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Teaching College Students How to Borrow Responsibly

By NC State Treasurer Janet Cowell

One trillion dollars. Last year the total dollar value of outstanding student loans in the United States exceeded that once unimaginable total. That’s a staggering amount of debt. In fact, the U.S. education department reports that of the two-thirds of students who take out college loans, the average debt is $25,000. Even when graduates find a job in this tough economy, that’s a huge amount to repay just as a person begins a first – or new career.
Students take on this debt because, as a rule, it pays off in the long run. Good jobs require expert skills and a good education. What teachers and parents say about the value of an education is true. With a fouryear college education, the U.S. Census Bureau tells us, a person will earn twice as much money over a lifetime. An advanced degree helps earn even more.
For workers in North Carolina’s transition industries, a two-year degree from a community college is a lifeline – the difference between making ends meet or going under. But with constant tuition increases at two- and four-year college a fact of life, students have no choice but to take out loans. Yet a lot of students get failing grades for how they borrow money.
It’s not their fault. The truth is that some students take on too much debt because they don’t know any better. I want to help change that. As State Treasurer, I’ve made it part of my job to educate students about money, especially community college students. Along with the College Foundation, last year we launched a web application, “Advanced Money Management for Community College Students.” It’s an easy online program that teaches students about finance and helps determine affordable debt amounts with a couple of keystrokes.
I’ve traveled the state and discussed this with students. At Central Piedmont Community College in Charlotte, I talked with Ariel, who plans to transfer to a four-year college this year. She told me many of her friends have made questionable borrowing decisions.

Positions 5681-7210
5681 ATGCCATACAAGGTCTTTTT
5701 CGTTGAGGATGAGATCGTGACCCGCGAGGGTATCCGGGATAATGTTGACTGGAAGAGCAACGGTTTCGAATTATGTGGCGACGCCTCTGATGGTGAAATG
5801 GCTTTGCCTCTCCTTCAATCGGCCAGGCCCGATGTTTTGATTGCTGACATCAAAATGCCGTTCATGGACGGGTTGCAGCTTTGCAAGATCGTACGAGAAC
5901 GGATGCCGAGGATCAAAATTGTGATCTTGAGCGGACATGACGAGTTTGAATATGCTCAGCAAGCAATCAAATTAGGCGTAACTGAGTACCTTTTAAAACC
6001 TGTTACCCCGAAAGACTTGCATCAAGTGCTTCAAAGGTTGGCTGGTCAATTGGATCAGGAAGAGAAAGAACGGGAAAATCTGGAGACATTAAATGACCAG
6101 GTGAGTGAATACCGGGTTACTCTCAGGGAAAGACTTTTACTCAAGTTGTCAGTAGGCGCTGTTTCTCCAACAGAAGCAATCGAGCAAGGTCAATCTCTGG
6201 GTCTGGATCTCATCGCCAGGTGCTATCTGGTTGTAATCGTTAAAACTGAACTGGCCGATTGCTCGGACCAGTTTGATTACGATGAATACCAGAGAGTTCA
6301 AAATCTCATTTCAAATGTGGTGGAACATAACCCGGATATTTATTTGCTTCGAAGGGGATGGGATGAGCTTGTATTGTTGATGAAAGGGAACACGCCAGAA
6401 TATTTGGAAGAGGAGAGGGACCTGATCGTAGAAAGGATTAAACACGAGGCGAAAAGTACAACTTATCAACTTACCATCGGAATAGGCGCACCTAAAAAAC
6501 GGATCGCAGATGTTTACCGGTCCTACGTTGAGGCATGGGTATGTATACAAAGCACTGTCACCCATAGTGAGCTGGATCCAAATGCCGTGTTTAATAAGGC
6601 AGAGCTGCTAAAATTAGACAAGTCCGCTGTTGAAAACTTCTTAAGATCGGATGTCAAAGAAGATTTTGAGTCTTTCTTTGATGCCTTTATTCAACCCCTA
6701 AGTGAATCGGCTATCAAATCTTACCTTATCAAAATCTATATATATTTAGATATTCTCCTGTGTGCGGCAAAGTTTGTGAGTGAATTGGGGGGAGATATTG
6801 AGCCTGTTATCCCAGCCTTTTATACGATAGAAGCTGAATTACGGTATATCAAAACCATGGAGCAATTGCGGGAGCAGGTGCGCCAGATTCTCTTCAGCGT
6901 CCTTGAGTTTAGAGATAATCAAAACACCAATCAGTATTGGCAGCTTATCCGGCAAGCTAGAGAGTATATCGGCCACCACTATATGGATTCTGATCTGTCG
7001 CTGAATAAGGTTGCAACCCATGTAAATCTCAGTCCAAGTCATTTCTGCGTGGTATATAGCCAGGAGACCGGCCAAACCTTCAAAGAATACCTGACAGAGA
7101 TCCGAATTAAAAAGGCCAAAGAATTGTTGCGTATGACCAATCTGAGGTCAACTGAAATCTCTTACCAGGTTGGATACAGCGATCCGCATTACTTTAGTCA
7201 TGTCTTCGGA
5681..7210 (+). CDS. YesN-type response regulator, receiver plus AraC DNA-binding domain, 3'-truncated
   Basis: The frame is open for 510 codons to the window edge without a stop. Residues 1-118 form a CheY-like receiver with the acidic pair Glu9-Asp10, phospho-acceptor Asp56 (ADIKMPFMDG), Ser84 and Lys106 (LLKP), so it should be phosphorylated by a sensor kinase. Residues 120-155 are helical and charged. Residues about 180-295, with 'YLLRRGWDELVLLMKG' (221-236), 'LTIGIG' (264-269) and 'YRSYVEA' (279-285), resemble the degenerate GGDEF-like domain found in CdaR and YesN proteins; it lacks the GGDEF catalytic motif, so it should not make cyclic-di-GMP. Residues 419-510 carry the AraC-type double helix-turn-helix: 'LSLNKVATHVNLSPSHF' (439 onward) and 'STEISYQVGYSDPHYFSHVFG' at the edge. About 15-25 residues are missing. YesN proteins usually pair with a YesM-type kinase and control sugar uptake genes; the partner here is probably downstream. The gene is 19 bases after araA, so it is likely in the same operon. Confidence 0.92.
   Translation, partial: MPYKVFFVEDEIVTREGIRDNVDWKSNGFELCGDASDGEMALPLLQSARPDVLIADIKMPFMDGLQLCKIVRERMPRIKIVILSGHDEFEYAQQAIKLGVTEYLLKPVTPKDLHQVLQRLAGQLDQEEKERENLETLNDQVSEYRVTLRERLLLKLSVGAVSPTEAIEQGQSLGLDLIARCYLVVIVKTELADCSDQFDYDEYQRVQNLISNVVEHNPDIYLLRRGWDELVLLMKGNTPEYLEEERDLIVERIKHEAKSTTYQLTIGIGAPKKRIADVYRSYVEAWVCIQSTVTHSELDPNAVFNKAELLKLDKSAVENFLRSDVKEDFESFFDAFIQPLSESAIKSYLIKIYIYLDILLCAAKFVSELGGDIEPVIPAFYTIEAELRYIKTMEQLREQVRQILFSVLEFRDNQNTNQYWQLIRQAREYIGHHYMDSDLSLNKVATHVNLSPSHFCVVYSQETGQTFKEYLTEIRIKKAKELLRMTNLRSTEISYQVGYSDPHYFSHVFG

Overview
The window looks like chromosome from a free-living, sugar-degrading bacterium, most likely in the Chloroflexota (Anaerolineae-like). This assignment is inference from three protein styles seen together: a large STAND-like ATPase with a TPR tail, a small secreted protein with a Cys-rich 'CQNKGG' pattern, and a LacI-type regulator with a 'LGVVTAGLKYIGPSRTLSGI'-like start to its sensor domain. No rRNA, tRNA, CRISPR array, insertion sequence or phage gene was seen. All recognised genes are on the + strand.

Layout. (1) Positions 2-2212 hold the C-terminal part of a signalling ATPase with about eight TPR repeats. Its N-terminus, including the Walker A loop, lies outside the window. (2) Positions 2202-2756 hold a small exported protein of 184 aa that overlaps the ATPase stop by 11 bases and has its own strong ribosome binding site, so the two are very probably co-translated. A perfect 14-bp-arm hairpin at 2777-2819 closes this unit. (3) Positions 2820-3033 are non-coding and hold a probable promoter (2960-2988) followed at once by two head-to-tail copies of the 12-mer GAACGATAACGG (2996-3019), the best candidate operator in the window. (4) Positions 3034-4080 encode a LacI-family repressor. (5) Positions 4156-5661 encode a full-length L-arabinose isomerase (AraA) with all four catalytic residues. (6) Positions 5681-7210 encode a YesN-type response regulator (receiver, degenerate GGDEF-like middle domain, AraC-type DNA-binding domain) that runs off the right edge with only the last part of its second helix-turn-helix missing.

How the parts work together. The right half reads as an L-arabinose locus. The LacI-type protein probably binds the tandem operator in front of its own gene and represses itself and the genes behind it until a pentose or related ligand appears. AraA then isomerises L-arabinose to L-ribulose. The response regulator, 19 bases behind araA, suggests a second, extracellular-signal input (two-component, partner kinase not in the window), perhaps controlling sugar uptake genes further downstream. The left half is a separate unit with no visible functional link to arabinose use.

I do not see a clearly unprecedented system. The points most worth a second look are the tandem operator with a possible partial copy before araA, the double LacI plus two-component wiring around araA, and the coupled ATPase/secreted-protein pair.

“I have a friend that took out the $8,000 loan just because he could,” Ariel said. “Some people see it as $8,000 of free money – ‘Let me go get a new car.’” Ariel’s being smart and weighing how much debt she can afford. She believes an in-state university with lower tuition will help her avoid racking up debt she cannot pay back.
One Wake Tech student got right to the heart of the matter: “I am in the long-term debt boat.  Unfortunately, I had no guidance. So, whatever the system said I qualified for I took – the max.”
I wish the web application had been there for that student. To date, more than 18,000 students at 23 community colleges across the state have used the program and the tool – which calculates costs and potential earnings to analyze how much debt to take on – since it went live in August 2011.
We know it can’t prevent loan abuse or even guarantee a decrease in the 14 percent three-year default rate on loans by the state’s community college students. As an integral component of a comprehensive default prevention initiative, the program will help simply by giving students more than a guess at the best amount to borrow.
I urge community college students and those who in mid-life need new work skills to use all financial resources available. A good place to start is the school’s financial aid advisor, who is available to answer questions and help assess individual needs. I also urge prospective students to:
• Visit CFNC, a unique service in North Carolina that provides a variety of resources on applying and paying for college, career research, and student loan repayment planning. Learn more at cfnc.org.
• Learn about income-based repayment plans and loan forgiveness programs at studentaid.ed.gov.
• Find tools and services to help with college planning, recruitment and admissions, financial aid and student retention at collegeboard.com.
• Visit fastweb.com to search for college scholarships.
I am confident that when the data comes in, after seeing students using these programs graduate and start paying back their loans, we’ll see lower default rates. That’s important to me because at the Department of State Treasurer, we are committed to helping citizens improve their financial literacy and make smart financial decisions.
We’ve offered money management assistance to community college students by bringing in volunteers from the Financial Planning Association and Alliance Credit Counseling. We’ll be looking for other ways to help, too. With all this, we can ease the debt burden on students and help give each of them a better chance at long-term financial health.